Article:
Posted on: 18th September 2014

An action-packed vacation awaits you in Ireland. But unlike other destinations, it offers more than just the usual entertainment; its colourful history and rich culture allows you to have a more fulfilling experience of all the tourist sites here.

Cashel of the Kings

Located in Ireland, the Rock of Cashel or St. Patrick’s Rock of Cashel of the Kings is a historic site which holds attraction for art and history lovers. The Munster Kings took control in the 5th century. It was the heart of religious and tribal power for over 1000 years. Unique Romanesque carvings and sculptures can be found in the medieval abbey that sits on a mount of limestone in Tipperary. The art celebrates the visit of St. Patrick in 450. In 1101, the fortress was donated by the King of Munster to the Christian Church. With a unique personality of its own, the striking complex is among Celtic art and medieval architecture’s most extraordinary collection.

The Giant’s Causeway

Declared as the UNESCO’s World Heritage Site in 1986, the Giant’s Causeway is an area that came into being as the result of eruption of ancient volcanoes. Irish mythology believes that the causeway was laid by the warrior Finn McCool so as to be able to easily cross over to Staffa Island where his lover resided; similar basalt columns can be found on the island. Many different kinds of seabirds can be found here as it is a haven for them. The area is home to unique and rare plants such as frog orchid and vernal squill. The Giant’s Causeway is considered to be the most popular attraction for tourists in Northern Ireland.

Travelling in IrelandNewgrange

‘Unhesitatingly regarded by the pre-historian as the great national monument of Ireland’, according to Colin Renfrew who is an archaeologist, the Newgrange is located in County Meath. Built in around 3200 BC, Newgrange is older than the pyramids of Egypt, and the Stonehenge. It is a monument in the shape of a circular mound that has chambers and a passageway made of stone. The passageway takes you to a burial chamber that was constructed of dry stone, as mortar had not been invented yet. The graves here were made for the Tara kings, and are soaked in Celtic lore and myth. Its alignment with the rising sun gave it religious significance. The façade of the monument was rebuilt in the 1970s and it is a popular site for tourists to visit when travelling in Ireland.

The Book of Kells

The Book of Kells is also sometimes called the Book of Columba due to its inception in a Columbian monastery. Abbey of Kells was home to this manuscript for hundreds of years, and presently, it is displayed at Dublin’s Trinity College Library. So if you have only enough time to visit one place, then let it be this library where you can view this creation, which is often called the most beautiful book. It is a creation of the 8th-9th century. The manuscript comprises of four volumes. The volumes are vibrant with illustrations and decorations. The colours that were used to write this book were made from substances that were brought in from distant regions. The book is an amalgamation of the texts of the Gospels of Mark, Luke, Matthew and John.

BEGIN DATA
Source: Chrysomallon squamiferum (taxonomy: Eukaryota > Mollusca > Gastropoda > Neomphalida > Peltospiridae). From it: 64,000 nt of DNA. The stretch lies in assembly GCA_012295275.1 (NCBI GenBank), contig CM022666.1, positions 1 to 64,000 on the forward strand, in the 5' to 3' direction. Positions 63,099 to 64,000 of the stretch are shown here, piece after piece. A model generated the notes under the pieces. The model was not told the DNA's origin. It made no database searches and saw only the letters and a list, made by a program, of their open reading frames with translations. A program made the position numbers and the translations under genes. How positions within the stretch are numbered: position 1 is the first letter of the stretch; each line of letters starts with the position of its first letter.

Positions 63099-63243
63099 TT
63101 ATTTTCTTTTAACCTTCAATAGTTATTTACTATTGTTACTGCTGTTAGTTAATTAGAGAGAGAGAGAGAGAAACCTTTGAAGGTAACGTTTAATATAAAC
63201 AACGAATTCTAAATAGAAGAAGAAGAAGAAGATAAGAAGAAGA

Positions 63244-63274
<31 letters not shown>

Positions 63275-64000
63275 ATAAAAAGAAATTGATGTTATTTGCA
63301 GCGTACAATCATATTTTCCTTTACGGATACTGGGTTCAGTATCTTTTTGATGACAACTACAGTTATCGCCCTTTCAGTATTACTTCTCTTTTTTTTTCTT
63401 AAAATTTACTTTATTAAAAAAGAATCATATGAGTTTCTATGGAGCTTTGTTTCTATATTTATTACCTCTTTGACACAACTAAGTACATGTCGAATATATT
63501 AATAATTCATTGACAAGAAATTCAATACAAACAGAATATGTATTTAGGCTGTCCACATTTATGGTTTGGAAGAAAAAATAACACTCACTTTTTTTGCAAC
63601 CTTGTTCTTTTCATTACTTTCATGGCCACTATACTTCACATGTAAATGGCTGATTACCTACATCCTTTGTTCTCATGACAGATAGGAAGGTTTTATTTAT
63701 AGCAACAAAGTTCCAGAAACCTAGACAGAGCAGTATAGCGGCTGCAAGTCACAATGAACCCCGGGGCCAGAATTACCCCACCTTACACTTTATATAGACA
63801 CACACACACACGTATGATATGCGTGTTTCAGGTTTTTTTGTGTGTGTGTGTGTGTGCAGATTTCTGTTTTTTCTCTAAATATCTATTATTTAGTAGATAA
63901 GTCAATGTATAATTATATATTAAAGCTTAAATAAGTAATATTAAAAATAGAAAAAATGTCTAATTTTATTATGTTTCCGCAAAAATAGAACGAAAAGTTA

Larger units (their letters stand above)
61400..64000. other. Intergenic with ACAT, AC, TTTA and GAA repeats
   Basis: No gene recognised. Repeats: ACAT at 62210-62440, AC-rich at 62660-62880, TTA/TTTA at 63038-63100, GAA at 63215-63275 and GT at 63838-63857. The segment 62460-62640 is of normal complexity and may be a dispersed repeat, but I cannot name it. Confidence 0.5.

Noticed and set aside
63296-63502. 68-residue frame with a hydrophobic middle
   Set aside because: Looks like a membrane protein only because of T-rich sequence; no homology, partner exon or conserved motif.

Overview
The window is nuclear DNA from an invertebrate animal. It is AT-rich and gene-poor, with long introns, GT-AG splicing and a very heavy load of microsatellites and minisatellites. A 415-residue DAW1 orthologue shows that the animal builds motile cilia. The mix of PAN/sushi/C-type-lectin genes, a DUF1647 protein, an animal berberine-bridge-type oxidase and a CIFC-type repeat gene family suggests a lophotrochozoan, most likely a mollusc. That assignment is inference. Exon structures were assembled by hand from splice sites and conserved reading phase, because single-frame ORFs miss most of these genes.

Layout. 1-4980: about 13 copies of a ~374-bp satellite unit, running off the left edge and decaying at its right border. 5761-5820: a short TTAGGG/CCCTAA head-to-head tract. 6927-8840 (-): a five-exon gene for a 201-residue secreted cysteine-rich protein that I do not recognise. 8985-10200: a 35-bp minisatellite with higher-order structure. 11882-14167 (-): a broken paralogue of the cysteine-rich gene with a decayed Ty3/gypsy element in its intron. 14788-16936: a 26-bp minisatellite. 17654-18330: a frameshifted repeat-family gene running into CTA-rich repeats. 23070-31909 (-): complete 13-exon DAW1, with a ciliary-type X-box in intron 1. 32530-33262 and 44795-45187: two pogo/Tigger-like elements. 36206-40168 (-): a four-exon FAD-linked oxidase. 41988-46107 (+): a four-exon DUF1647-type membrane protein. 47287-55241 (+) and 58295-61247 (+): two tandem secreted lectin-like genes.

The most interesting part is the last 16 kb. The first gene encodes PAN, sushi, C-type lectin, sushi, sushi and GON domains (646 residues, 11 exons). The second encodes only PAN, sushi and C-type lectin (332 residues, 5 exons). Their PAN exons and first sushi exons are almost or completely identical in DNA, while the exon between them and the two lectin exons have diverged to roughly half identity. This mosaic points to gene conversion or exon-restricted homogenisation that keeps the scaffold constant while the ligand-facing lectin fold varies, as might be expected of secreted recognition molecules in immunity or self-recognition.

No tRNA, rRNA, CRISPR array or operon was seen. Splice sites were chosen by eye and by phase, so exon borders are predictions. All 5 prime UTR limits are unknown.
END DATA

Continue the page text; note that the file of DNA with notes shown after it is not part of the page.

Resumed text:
Blarney Stone

Legend believes that kissing this stone will give the kisser the ability to be eloquent and great at flattery. Visitors from all over are attracted to visit the castle, walk in its gardens, and kiss the stone that is said to gift you with eloquence. John O’Connor Power defines blarney in these words, ‘'Blarney is something more than mere flattery. It is flattery sweetened by humour and flavoured by wit. Those who mix with Irish folk have many examples of it in their everyday experience.' Hanging dangerously upon ancient rock, it is bound to give you an adventurous experience that you will enjoy telling your friends back home. Try to visit the Blarney Castle during the early part of the day as the place is crowded with tourists.

Ring of Kerry

Located in County Kerry, this is the country’s most picturesque route with tourist attractions all around it. It is a circular route that includes of popular spots such as the Staigue stone fort, Ross castle and Ladies view. If cycling or walking interests you more, you can take the Kerry Way which has quieter roads, but an equally amazing route. The route combines the splendour of the peaks with the beauty of the coastline, which is certainly going to take your breath away.

Aran Islands

These islands are famous for their beauty that is almost haunting. It is a group of 3 islands that are located in the Galway Bay. The islands invite writers, artists and crowds of curious tourists. You will witness man’s struggle with nature when you visit these islands that have stone forts on their surface and garden walls. If you want solitude, this is your place. Although most of the people on the island can speak fluent English, the primary language of the natives is Gaelic. In addition to being an attraction for tourists, the temperate climate of the island is favourable for the growth of various plants and gives it the longest growing season.

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